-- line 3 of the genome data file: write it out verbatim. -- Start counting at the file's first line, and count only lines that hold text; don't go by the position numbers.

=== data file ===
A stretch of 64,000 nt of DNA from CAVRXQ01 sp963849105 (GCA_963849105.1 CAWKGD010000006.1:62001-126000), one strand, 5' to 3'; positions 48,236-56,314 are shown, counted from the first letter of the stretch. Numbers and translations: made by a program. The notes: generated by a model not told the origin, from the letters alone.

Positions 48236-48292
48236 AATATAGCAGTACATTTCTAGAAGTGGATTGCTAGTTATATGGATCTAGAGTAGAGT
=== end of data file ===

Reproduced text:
48236 AATATAGCAGTACATTTCTAGAAGTGGATTGCTAGTTATATGGATCTAGAGTAGAGT